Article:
The pieces are coming together for the pending launch of online gambling in Michigan.
State regulators this week began accepting applications from prospective operators and their vendors, covering licensure for online sports betting, casino gambling, and poker. Supplier applications previously opened on May 15.
In a press release issued Wednesday, the Michigan Gaming Control Board reiterated that launch is still on schedule for late 2020 or early 2021.
“Operators should file applications soon so we can conduct investigations and work with them on internal controls, technical standards, lab certifications and other requirements,” nudged Executive Director Richard S. Kalm. “It’s more likely all participants will be prepared and qualified for launch if the MGCB receives timely applications.”
Officials are meanwhile working through the rule-making process, which could be complete as soon as this fall.
Who’s ready for Michigan online gambling?
Despite the mention of 2021, the board tells OPR that a late-2020 launch is increasingly likely.
The shutdowns from coronavirus have taken their fair financial toll on Michigan and every other state that is partially reliant on tax revenue from casinos. Online gambling is coming, though, and it’s bringing along some of the biggest brands in the industry.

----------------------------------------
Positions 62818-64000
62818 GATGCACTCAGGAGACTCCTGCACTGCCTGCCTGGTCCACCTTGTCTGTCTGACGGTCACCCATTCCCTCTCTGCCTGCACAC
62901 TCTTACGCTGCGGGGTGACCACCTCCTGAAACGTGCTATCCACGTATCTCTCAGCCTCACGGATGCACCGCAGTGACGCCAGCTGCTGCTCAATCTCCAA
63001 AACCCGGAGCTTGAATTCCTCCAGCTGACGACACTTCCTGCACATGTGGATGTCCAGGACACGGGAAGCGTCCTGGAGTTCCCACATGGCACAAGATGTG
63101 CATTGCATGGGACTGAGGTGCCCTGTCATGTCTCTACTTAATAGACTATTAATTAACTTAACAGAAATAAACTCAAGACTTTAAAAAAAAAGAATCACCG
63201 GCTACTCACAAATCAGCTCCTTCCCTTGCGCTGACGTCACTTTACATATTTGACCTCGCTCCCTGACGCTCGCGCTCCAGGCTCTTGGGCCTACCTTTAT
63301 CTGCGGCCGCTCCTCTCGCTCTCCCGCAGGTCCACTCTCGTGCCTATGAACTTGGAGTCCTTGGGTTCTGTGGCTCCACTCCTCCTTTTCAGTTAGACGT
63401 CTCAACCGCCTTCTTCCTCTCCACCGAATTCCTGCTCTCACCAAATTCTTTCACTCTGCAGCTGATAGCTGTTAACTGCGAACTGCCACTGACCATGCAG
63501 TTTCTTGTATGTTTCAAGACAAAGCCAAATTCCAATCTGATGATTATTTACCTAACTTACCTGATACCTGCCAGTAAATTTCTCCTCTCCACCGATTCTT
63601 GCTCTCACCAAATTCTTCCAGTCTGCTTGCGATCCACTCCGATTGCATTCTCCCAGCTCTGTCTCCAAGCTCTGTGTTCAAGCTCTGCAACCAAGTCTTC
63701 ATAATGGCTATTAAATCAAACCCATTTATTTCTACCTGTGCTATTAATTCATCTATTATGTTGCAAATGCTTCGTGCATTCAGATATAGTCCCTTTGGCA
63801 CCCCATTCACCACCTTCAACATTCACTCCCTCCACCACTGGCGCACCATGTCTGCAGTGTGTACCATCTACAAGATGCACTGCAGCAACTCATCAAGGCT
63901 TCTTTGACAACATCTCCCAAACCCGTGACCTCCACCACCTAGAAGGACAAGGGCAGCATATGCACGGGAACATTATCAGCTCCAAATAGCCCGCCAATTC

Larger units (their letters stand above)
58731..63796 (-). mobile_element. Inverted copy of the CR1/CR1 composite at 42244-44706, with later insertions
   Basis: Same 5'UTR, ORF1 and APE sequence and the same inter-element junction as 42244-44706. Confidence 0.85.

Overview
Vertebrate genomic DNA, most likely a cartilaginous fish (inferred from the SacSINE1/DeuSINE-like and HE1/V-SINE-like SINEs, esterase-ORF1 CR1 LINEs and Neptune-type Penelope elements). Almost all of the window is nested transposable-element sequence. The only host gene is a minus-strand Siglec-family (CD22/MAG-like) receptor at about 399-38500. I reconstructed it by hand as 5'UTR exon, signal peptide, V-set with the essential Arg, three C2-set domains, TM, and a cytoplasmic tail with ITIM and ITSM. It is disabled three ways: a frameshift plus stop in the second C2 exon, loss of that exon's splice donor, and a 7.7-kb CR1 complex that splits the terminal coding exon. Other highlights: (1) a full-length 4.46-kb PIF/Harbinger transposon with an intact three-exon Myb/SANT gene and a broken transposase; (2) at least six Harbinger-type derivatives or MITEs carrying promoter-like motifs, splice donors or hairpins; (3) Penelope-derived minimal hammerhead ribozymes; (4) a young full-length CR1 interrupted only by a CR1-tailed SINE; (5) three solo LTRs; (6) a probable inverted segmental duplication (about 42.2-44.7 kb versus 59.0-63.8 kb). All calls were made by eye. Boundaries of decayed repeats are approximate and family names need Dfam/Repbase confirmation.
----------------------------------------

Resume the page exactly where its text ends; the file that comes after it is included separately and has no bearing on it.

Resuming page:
Each of the three Detroit casinos has its online identity pretty well established:
A number of partnerships have also fallen into place on the tribal side, including:
- DraftKings — Bay Mills Indian Community
- Kambi — Pokagon Band of Potawatomi Indians
- PointsBet — Lac Vieux Desert Band of Lake Superior Chippewa Indians
- Scientific Games — Nottawaseppi Huron Band of Potawatomi Indians
- William Hill — Grand Traverse Band of Ottawa and Chippewa Indians
A top-ten population, a huge sports footprint, and a competitive iGaming framework make Michigan an especially attractive market-in-waiting. Even sports-first operators like PointsBet may find themselves dabbling in casino-style MI online gambling.
Michigan online poker in the cards
As of right now, it seems clear there will be at least two good poker sites in Michigan.
The Stars Group was the very first operator to secure a foothold, partnering with the Little Traverse Bay Band of Odawa Indians barely two weeks after the enabling legislation passed. TSG’s subsequent acquisition by Flutter has perhaps made things more complicated, but the mega-company now appears to have dual access to the market with Motor City and the Odawa.
That means a PokerStars Michigan launch is almost certainly in the cards one way or another.
The world’s largest poker operator is also active in New Jersey and Pennsylvania, though the two US sites remain segregated from each other for the time being. At this point, it’s not yet clear if multi-state poker will be an option in Michigan.
Partypoker also appears to have a path into the market via MGM Grand, perhaps forming a multi-state network of its own.
The 888/WSOP duo has not yet announced a local partner, and it’s not clear if it ever will. The option to link Michigan to its existing interstate poker pool would, of course, make such an opportunity much more appealing.